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for the two lower counties, the Whorekills and St Jones' which said deeds bore date 24th August 1682, and pursuant to the true intent, purpose and meaning of his royal highness in the same deed, he the said William Penn, received possession of the town of New, Castle the 28th of October 1682.”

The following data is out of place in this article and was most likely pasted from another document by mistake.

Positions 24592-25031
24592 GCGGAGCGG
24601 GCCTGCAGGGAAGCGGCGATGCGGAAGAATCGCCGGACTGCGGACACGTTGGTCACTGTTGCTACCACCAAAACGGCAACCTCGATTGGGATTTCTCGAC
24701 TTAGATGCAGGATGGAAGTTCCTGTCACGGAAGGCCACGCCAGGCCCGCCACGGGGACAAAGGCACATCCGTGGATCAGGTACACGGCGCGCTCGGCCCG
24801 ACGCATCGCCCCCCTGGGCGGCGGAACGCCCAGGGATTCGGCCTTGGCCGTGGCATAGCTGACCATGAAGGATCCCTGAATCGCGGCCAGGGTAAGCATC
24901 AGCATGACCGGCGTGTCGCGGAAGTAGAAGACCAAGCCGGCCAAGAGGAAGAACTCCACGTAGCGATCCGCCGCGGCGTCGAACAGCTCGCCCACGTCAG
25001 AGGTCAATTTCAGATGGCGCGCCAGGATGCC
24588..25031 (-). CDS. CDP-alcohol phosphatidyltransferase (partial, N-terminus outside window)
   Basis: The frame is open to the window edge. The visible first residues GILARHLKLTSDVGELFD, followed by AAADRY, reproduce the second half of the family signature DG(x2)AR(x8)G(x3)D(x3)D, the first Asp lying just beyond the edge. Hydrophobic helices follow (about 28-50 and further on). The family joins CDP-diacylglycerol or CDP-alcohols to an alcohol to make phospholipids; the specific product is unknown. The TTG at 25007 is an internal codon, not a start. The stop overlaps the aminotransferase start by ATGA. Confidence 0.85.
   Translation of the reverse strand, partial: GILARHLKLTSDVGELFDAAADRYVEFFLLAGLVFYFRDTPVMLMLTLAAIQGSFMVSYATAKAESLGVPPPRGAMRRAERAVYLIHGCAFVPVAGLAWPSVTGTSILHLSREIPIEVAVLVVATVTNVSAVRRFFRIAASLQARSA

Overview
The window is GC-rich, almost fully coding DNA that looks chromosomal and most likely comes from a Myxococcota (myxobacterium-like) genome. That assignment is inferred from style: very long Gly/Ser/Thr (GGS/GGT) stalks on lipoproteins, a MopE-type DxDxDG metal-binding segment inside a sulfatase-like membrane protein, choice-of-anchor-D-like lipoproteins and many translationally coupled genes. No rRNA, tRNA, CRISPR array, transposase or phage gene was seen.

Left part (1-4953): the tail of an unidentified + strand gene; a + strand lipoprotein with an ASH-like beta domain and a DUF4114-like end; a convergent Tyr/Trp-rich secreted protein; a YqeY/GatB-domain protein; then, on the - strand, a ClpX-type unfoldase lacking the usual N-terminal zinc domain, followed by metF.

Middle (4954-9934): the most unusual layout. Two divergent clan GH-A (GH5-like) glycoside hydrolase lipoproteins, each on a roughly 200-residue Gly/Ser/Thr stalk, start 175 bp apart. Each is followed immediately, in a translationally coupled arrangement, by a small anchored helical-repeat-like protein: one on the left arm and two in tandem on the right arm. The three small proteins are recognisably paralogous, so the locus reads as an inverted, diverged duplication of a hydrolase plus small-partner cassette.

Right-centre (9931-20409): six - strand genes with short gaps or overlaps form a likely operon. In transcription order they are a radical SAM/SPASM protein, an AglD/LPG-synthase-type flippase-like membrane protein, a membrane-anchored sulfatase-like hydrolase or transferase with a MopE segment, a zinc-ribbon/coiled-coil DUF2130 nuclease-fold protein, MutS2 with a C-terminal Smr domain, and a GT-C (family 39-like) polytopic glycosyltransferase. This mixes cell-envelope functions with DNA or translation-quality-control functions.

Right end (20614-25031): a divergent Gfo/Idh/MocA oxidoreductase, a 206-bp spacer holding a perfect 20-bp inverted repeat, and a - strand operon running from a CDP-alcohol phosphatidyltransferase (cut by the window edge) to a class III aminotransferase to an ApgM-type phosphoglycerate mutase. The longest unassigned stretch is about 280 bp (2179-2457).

November 21, 1682. - By the Commander-in-Chief and Council. “Whereas his royal highness hath been graciously pleased by indenture under his hand and seal, bearing date the 24th day of August last past for the consideration therein mentioned to bargain, sell, enfeoffe and confirm unto William Penn, Esq. bis heirs and assigns forever, all that the town of New Castle otherways called Dellowar, and all that tract of land lying within the compass or circle of twelve miles about the same, with all islands and the river and soyle thereof lying north of the southermost part of said circle, and all rents and services, royalties, franchises, duties, jurisdiction, privileges and liberties thereunto belonging. And by another indenture of the same date, for the consideration therein likewise mentioned hath also bargained, sold, enfeoffed and confirmed unto the said William Penn, Esq., his heirs and assigns forever, all that tract of land upon Delaware river and bay, beginning twelve miles south of the town of New Castle otherwise called Delaware, and extending south to Whorekills, otherwise called cape Inlopen, with all isles, rivers, rivulets, bays and inlets, royalties, franchises, powers, privileges, immunities whatsoever, and in and by the said indenture appointed and authorised John Moll, Esq., and Ephraim Herman, gentlemen, to deliver to him the said William Penn, free and actual possession of the premises, as by the said indentures here produced and shewn to us and by us well approved of and entered in the public records of this province doth and may more at large appear, and we being thereby fully satisfied of the said William Penn's right to the possession and enjoyment of the premises, have Therefore thought fit and necessary to signify and declare the same to you to prevent any doubt or trouble that might arrize and to give you our thanks for your good services done in your several offices and stations during the time you remained under his royal highness government. Expecting no further account than that you readily submit and yield all due obenience and conformity to the powers granted to the said William Penn, in and by the said indentures, in the performance and enjoyment of which we wish you all happiness. Dated in New York, the 21st day of November, annoq. dom. 1682.